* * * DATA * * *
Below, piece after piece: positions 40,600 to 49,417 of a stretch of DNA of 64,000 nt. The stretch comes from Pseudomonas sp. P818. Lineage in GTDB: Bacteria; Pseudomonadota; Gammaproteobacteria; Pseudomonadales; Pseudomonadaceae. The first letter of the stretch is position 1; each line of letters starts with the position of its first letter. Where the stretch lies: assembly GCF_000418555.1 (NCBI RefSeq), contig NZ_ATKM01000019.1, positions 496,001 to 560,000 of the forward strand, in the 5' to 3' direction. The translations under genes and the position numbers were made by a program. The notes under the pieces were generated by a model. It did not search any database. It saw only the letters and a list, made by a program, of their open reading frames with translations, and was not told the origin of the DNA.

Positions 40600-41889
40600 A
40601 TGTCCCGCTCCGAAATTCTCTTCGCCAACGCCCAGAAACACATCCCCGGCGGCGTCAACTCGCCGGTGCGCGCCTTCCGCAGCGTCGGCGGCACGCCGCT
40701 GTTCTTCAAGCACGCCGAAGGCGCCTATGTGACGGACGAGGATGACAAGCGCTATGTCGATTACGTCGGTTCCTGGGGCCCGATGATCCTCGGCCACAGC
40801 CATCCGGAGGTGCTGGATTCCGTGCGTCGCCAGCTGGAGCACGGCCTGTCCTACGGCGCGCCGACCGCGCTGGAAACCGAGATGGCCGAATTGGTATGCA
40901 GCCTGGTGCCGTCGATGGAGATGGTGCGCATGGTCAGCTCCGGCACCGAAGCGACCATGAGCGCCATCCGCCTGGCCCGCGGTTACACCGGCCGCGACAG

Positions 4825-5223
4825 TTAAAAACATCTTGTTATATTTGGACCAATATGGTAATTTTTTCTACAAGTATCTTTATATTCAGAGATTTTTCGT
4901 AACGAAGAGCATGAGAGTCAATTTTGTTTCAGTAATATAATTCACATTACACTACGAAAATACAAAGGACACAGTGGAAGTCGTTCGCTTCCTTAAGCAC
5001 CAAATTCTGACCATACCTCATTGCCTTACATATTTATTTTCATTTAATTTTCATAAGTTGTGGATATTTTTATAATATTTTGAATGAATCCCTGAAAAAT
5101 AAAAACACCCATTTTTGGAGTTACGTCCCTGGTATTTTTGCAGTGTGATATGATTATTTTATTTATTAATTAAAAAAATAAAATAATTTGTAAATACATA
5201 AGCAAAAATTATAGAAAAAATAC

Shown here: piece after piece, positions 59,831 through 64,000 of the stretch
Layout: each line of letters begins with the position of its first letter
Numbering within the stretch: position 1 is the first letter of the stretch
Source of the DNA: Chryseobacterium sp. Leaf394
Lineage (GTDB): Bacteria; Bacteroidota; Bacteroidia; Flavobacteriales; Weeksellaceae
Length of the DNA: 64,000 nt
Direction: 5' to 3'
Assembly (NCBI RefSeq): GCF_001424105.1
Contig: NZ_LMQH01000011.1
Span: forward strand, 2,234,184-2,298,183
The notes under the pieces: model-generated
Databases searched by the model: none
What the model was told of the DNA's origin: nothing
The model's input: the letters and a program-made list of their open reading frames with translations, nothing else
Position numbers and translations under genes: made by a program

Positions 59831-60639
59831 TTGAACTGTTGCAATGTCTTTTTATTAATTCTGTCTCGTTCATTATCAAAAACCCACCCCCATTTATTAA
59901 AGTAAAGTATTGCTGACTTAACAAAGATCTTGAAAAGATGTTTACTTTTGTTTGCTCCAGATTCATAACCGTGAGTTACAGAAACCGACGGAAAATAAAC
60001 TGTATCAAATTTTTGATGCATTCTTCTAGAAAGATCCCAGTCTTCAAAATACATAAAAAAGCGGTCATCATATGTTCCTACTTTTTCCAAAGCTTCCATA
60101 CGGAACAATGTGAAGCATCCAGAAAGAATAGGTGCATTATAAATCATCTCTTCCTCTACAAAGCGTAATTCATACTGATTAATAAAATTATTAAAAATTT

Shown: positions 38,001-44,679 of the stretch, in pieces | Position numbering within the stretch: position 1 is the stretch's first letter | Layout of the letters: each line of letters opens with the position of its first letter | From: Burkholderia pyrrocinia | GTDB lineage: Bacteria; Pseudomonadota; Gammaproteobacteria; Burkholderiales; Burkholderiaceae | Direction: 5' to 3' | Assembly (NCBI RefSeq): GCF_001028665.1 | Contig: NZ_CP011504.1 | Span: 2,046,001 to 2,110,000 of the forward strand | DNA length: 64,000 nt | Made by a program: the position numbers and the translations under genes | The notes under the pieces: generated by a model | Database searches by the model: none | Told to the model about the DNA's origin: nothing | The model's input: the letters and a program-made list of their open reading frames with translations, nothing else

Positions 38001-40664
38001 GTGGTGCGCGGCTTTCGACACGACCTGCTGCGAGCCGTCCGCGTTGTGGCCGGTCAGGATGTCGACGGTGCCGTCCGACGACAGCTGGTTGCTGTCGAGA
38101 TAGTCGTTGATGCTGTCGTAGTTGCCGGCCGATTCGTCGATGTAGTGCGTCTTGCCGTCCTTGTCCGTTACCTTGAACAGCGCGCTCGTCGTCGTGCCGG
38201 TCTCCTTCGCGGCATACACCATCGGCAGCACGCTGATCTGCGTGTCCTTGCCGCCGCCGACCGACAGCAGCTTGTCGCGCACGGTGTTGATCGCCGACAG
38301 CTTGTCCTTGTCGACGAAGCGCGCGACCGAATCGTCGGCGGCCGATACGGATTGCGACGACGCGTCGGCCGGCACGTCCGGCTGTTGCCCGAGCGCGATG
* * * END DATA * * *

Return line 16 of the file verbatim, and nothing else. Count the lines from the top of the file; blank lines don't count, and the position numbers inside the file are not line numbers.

Numbering within the stretch: position 1 is the first letter of the stretch